Facebook is a great place for connecting with old friends and keeping in touch with family, but it can also be dangerous to both users and their computers. Oversharing, poor security settings, and rampant viruses can cause more problems than you might think. Staying safe on Facebook requires a little thought and a whole lot of self-control.
Facebook played a part in an operation led by the Federal Bureau of Investigation that resulted in 10 arrests related to an international cyber-criminal network that was believed to have infected some 11 million computers and caused more than $850 million in total losses.
There are too many Facebook pages and other social media accounts owned by or connected to brands, too many people with administrator privileges, and too many applications granted permission to access those social media accounts. Those were the main concerns discussed by Social iQ Networks Co-Founder and CEO Devin Redmond during “Protect Your Brand Pages,” a panel at the AllFacebook Marketing Conference in New York Wednesday.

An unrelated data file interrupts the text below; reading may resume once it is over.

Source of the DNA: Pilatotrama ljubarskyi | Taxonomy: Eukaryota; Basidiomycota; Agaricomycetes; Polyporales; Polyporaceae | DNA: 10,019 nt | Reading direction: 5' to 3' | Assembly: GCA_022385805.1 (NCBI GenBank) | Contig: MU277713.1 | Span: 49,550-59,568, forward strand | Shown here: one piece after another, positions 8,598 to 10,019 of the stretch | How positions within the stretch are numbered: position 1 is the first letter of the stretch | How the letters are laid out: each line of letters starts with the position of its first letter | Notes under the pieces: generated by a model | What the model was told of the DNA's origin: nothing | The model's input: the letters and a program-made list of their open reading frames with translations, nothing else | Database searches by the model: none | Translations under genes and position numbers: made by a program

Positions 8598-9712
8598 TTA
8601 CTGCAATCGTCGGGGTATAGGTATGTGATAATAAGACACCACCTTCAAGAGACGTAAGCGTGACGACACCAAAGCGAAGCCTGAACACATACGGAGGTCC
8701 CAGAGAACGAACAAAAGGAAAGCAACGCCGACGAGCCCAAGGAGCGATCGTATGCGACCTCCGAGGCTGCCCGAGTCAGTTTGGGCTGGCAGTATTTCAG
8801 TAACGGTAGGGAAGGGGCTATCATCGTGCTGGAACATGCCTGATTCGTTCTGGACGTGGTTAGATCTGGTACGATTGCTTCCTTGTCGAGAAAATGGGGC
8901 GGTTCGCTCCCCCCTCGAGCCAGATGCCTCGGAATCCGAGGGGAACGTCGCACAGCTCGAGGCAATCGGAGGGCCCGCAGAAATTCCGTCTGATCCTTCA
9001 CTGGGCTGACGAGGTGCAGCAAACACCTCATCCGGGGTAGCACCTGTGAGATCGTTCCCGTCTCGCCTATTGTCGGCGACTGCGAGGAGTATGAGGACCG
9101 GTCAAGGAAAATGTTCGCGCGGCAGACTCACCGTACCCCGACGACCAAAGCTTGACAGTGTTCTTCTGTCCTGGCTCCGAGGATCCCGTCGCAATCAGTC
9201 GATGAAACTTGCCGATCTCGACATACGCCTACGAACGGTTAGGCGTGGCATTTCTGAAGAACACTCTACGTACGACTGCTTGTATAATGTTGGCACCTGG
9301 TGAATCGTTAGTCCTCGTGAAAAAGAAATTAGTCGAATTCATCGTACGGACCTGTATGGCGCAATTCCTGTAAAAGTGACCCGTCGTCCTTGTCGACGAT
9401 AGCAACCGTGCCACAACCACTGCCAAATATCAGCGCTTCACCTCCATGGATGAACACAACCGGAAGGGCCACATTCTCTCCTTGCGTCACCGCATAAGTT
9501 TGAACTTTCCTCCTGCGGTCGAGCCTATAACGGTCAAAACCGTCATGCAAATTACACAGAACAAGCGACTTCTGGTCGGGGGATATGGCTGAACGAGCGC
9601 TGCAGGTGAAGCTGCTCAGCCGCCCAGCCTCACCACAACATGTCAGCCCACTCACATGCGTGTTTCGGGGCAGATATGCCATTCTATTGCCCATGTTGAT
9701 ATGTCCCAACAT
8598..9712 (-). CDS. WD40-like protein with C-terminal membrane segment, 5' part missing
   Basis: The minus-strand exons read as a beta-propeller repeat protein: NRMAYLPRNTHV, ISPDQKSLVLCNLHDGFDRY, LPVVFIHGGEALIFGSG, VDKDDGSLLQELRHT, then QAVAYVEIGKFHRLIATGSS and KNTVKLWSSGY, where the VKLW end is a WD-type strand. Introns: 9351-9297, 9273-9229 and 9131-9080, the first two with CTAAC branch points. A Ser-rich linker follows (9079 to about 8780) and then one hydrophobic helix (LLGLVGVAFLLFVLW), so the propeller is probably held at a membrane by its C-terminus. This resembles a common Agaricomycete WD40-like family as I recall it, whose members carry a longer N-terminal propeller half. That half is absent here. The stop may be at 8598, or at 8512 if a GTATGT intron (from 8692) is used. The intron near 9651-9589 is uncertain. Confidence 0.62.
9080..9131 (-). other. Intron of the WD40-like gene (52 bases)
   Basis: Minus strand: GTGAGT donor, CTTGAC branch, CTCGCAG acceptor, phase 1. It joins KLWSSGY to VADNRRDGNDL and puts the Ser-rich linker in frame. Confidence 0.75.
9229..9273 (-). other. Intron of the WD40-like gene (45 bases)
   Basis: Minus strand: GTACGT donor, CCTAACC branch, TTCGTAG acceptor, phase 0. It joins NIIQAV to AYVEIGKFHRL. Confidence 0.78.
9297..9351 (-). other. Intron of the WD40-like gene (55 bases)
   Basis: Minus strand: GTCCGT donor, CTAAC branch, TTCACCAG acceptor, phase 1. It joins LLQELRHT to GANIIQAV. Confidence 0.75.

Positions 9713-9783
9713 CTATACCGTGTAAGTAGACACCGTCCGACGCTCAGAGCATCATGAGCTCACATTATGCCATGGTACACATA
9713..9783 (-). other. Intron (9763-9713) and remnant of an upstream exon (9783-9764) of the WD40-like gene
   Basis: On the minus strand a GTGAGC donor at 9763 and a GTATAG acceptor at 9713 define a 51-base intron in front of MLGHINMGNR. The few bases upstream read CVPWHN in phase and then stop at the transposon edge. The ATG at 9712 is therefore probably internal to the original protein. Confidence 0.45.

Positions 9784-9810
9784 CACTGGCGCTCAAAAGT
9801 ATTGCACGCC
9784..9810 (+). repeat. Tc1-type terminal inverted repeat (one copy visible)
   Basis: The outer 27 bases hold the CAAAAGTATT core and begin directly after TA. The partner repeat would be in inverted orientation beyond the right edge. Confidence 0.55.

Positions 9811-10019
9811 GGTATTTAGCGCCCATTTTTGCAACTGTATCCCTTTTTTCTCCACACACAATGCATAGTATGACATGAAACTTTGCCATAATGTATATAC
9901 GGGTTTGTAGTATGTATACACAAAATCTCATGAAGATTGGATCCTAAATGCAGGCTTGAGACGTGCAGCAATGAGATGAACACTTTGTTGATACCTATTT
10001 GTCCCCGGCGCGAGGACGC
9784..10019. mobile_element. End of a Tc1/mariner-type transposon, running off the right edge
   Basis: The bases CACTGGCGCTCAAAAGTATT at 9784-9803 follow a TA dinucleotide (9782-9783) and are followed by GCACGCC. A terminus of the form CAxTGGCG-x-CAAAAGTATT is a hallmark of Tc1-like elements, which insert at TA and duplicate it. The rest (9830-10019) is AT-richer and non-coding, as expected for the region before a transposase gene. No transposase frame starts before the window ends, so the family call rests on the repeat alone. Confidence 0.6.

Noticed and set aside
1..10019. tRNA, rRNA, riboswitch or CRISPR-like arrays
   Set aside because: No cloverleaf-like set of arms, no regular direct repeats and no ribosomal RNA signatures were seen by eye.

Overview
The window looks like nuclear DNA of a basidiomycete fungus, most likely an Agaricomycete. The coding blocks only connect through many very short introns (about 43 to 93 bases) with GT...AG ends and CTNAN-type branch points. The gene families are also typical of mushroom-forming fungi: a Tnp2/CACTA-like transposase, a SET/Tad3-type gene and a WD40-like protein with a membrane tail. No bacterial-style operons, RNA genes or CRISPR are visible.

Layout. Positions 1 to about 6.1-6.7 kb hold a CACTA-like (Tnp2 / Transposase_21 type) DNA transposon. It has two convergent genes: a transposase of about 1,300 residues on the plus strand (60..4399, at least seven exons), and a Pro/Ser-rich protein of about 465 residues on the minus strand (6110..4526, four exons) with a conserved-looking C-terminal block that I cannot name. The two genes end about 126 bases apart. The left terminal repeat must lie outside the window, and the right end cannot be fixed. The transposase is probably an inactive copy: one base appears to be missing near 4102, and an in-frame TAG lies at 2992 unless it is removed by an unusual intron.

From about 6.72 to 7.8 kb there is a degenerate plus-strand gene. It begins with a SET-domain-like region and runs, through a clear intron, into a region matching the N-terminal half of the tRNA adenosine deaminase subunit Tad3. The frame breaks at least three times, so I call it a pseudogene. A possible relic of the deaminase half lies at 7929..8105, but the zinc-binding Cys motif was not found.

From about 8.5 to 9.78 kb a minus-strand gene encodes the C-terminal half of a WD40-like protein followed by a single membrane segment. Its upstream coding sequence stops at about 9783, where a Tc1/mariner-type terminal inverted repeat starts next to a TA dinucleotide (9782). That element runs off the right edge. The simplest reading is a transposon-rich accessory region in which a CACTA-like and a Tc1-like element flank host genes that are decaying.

No matter how bored you may have become with Facebook’s blue color scheme, do not fall for messages and images that promise to turn your Facebook profile black, or other colors: A blue Facebook is still better than falling victim to a hijacked account or a survey scam.
We hate to break this to you, but no one is giving away free iPad Minis on Facebook. So if you receive a message on the social network promising you a free mini-tablet from Apple, it’s malware.
Your Facebook friend didn’t really call you a “piece of shit.” It’s actually malware.
The Center for Information Assurance and Joint Forensics Research at the University of Alabama at Birmingham announced a $250,000 grant from Facebook Monday, and the funding comes not from the company’s coffers, but from money that Facebook has recovered from spammers around the world. The donation is in recognition of the center’s role in tracking international criminals behind social media botnet Koobface, as well as other spammers.